Mitch Mustain: Your USC 2010 Starting QB
The inflatable jungle gyms beyond the east endzone were not the only thing that caught my eye Saturday at USC's spring football game.
Mitch Mustain's game was just as intriguing and impressive as a 50-foot slide or a moon bounce. Mustain was 19/29 passing for 299 yards and five TDs. While most of his reps in the first half came against the second-string defense, in the second half he faced the starters.
Mustain played the majority of the second half, while incumbent starter Matt Barkley rested a sore right hand, and seemed to get more and more comfortable as the second half went on. Barkley was 7/19 for 87 yards, and 41 of his 87 came on his lone touchdown pass to a wide-open Patrick Patterson.
Just by looking at the statistics alone, one can see that Mustain had a better game on Saturday, but it wasn't his stats that jumped out to me. He showed a much better ability than Barkley to move in the pocket, throw on the run, and make plays. Mustain seldom forced passes, and the majority of his incompletions were thrown in areas where no one could make a play on the ball other then his receivers.
Barkley looked average and seemed to fit the mold of the "doesn't lose you games" quarterback. USC cannot get by with just an average quarterback, like they did in the Booty era, because they do no have the supporting cast that they did in 2007. Mustain provides that extra spark that the Trojans offense needs to help them get back to the top of the Pac-10.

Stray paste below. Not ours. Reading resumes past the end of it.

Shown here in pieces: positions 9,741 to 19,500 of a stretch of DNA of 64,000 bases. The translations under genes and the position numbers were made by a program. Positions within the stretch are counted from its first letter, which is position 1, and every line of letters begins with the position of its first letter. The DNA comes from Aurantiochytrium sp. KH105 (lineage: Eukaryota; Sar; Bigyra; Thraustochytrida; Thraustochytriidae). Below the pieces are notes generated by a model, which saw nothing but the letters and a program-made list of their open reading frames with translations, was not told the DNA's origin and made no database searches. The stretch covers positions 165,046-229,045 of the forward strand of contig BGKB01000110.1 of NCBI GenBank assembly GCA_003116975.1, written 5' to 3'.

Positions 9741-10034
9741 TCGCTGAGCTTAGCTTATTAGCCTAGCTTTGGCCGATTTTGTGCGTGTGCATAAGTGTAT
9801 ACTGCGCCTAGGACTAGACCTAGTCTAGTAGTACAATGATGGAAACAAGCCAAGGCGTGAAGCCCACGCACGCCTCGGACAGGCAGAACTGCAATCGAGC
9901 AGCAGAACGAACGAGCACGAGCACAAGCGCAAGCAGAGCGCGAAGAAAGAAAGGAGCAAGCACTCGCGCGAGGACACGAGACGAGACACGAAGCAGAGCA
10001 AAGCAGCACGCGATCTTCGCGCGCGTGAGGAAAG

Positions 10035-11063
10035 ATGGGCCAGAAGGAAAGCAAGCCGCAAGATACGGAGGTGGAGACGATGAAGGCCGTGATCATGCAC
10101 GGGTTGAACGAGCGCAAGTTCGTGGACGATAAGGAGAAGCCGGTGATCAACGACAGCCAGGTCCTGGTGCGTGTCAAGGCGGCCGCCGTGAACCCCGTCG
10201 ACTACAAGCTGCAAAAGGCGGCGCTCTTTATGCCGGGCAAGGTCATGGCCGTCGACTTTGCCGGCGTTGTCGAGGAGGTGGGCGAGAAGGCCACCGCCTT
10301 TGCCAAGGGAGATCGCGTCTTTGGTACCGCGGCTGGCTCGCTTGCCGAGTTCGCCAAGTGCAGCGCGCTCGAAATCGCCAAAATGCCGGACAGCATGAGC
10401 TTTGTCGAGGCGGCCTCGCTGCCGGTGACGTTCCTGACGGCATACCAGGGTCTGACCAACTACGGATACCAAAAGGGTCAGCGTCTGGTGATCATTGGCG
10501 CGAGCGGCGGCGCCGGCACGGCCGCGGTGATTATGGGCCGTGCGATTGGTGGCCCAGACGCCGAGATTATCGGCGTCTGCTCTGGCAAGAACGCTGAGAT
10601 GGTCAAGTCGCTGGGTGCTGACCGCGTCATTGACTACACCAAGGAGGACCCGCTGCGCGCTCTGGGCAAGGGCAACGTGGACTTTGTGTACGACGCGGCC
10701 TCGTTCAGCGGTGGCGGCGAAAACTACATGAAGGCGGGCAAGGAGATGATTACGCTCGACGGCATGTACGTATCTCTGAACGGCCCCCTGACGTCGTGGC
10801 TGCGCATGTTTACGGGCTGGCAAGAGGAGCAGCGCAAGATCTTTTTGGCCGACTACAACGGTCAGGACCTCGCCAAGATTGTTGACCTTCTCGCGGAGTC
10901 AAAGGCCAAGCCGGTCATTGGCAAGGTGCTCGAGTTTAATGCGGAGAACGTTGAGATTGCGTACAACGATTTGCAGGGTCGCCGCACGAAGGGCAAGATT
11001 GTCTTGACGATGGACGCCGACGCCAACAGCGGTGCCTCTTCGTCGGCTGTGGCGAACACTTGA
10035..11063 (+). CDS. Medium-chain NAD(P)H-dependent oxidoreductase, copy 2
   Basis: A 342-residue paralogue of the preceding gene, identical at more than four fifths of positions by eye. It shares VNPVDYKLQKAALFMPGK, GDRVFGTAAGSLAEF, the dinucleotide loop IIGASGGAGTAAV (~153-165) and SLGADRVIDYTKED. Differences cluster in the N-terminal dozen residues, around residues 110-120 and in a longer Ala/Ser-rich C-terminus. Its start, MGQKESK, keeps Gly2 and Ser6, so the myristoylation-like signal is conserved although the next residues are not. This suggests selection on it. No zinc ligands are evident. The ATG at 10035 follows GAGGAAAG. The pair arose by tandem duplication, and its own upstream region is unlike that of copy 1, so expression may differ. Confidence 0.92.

Maybe all Mustain needed was another fresh start.
He left Arkansas after leading them to a perfect 8-0 record because he was angry with coaching changes, only to sit on the bench at USC behind Mark Sanchez, and eventually Matt Barkley and Aaron Corp. Even after Corp's catastrophe of a game against Washington, Carroll chose an injured Barkley over Mustain to start the next game—and because of Carroll, Mustain did not know the offense.
He seemed to have grasped the offense on Saturday, putting to rest the belief that he wouldn't be able to learn a new offense after playing in the same system in high school and his freshman year at Arkansas
Some may wonder if he has personality issues because of his angry split with Arkansas. But the fact that Mustain did not complain when an injured freshmen was started over him speaks volumes to the maturity level that he possesses. Now that Carroll is gone, Mustain has a chance to impress a new coaching staff, and lead the Trojans to greatness.
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